Circa April 2001, at Delhi's Ramleela Ground in a massive rally, an old man in his early 70s challenged the free market approach of the then NDA regime led by Atal Bihari Vajpayee. Rashtriya Swayamsewak Sangh's pracharak, Dattopant Thengadi, in this rally organised by RSS affiliate-Bharatiya Mazdoor Sangh, or BMS, directly took on the then Finance Minister Yashwant Sinha, calling his acts of opening up various sectors to foreign direct investment, or FDI, a criminal act. Sinha went to PM Vajpayee to offer his resignation. Vajpayee might have saved the day for him but Thengadi didn't relent and kept on exerting pressure. Sinha was eventually removed from the Finance Ministry a year later. Sinha, along with then Disinvestment Minister Arun Shourie, was in Thengadi's hit list for pushing strategic sales in PSU disinvestments rather than listing them at the stock market. October 14 is Thengadi's 14th death anniversary. He died via mahanirvana, a few months after Vajpayee lost the General Elections of 2014. On November 10 this year, at his 99th birthday, RSS chief Mohan Bhagwat is expected to give a special lecture at Delhi's Ambedkar Bhawan.
Now, NDA is about to finish the tenure of the second round of power, this time with Narendra Modi as prime minister with BJP in full majority. And ideas of Thengadi are more acceptable in this regime than during Vajpayee's time. Even if it isn't, the RSS affiliates find it hard to match his spunk and credibility to challenge it and take it to a logical conclusion.
Modi government's idea of providing universal healthcare, energy access to all, poverty elevation plans (based on empowerment, not entitlements) all find their roots in Thengadi's ideas. His ideas also come closer to Modi government's method of disinvestments: where most of the PSUs are listed in the stock market rather than strategically sold to corporate houses. When PM Modi's regime tried to sell equities in Air India via strategic sale, it hit a dead-end after the RSS chief Mohan Bhagwat himself stepped in to oppose it. Other than this, Modi regime has not given much heed to RSS, its affiliates and their thoughts on FDI, Chinese investments and improvement in the labour environment. BKS and government are on the same page on various agriculture reforms, but even when bureaucracy is slow in implementing them, the protests are limited. These affiliates believe that this time the communication with government is better and the political leadership adheres to their differences.
Thengadi was not opposed to private investments but pushed for a larger role of MSMEs. He opposed vehement tendencies of developing cronies as well as government getting into businesses. He took on Vajpayee's push for FDI in retail, media, insurance and other vital sectors along with the way disinvestment was pushed in public sector enterprises.
Thengadi and Vajpayee were contemporaries. Both joined RSS at a young age, just before the country got independence. Vajpayee -another pracharak - spent his days in building up political force in Bharatiya Jana Sangh and later Bharatiya Janata Party. Thengadi stayed in active politics and was a member of Rajya Sabha for two tenures from 1964 to 1976. During the Emergency, post arrests of RSS stalwarts and secretaries of Struggle Committee against Emergency Nanaji Deshmukh and Ravindra Verma, Thengadi took up the challenge of stitching together Janta Party. But he is credited largely as founding father of Bharatiya Mazdoor Sangh (BMS), Bharatiya Kissan Sangh (BKS), Swadeshi Jagran Manch (SJM) and founding member of Akhil Bhartiya Vidyarthi Parishad, Akhil Bharatiya Adhivakta Parishad, Grahak Panchayat and Bharatiya Vichara Kendra. Today all these outfits not only create cadre for BJP but also mobilise policy implementation. His stature in RSS is the same that Karl Marx has amongst communists.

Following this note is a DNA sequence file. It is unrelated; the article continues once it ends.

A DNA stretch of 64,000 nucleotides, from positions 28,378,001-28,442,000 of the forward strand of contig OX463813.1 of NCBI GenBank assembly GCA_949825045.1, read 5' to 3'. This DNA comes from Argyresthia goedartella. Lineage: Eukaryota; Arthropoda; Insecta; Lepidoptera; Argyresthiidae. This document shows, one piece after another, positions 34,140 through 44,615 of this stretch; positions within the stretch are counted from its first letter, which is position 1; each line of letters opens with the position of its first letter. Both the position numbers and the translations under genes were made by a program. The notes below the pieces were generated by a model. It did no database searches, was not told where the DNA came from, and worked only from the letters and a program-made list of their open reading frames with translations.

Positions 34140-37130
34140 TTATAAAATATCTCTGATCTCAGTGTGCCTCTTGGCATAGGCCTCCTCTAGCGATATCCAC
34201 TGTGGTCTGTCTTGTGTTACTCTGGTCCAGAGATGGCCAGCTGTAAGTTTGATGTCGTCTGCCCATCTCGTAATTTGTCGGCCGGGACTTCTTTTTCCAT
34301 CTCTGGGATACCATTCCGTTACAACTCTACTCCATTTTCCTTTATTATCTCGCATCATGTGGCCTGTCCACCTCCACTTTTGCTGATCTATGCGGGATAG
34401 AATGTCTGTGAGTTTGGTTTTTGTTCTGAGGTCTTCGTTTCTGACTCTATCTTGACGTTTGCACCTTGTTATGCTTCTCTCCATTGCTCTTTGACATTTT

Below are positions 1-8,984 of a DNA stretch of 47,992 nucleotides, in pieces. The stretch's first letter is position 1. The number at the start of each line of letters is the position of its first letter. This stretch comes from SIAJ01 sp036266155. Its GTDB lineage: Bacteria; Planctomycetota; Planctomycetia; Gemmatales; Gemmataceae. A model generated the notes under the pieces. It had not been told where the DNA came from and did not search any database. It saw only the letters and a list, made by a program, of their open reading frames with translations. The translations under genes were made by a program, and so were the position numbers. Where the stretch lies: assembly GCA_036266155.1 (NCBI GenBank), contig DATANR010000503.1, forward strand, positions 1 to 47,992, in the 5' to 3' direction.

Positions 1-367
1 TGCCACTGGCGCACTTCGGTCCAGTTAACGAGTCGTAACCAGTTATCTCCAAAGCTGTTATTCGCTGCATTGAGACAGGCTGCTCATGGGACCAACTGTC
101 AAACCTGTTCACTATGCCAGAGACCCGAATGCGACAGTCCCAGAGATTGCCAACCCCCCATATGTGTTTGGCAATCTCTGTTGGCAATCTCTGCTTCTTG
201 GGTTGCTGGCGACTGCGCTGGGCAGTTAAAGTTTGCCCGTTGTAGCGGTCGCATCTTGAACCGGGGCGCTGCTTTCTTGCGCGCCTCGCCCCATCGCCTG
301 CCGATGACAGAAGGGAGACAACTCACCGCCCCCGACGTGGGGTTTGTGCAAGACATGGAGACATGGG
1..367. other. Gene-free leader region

In fact, Thengadi created BMS and BKS in the mid-50s when these movements were captured by Marxists in India. The most famous slogan among the labourers and peasants was "Lal Kile pe Lal Nishan, maang raha hai Hindustan" (translation from colloquial Hindi means 'India wants to see the red sign at Red Fort'). This was the time when Naxalism was also finding its roots among these two segments. He brought in the concept of class coordination and cooperation nullifying the Marxist idea of class struggle. Thengadi's philosophy pushed that the fight is against injustice and not against any class. He brought RSS's core idea of nationalism among workers and farmers. Today, both BMS and BKS are amongst the largest unions of workers and farmers, respectively across the globe. His work along with the framework (Integral Humanism & Antodayay) drafted by Deendayal Upadhyay underlines the economic philosophy of RSS and its affiliates. This is precisely different from the capitalism of the western world and the communism of China and Russia. Thengadi called it the Third Way.
In Vajpayee's time, it was for the first time RSS affiliates tasted power and wanted to implement their vision. This was thwarted by Vajpayee, who was running the government with allies from socialist as well as anti-RSS philosophies. This created rifts. Thengadi-led RSS affiliates were taking on Vajpayee's reforms and echoed resentment shown by other pracharaks like Acharaya Giriraj Kishore in Vishwa Hindu Parishad, KN Govindacharya, who was an RSS appointee in the party as General Secretary, and eventually the then RSS chief KS Sudarshan.
The good thing about Thengadi's ideas was that he allowed them to evolve with time and global changes. Let us hope RSS affiliates continue to recognise this fine trait and not stay fixed on dotted lines.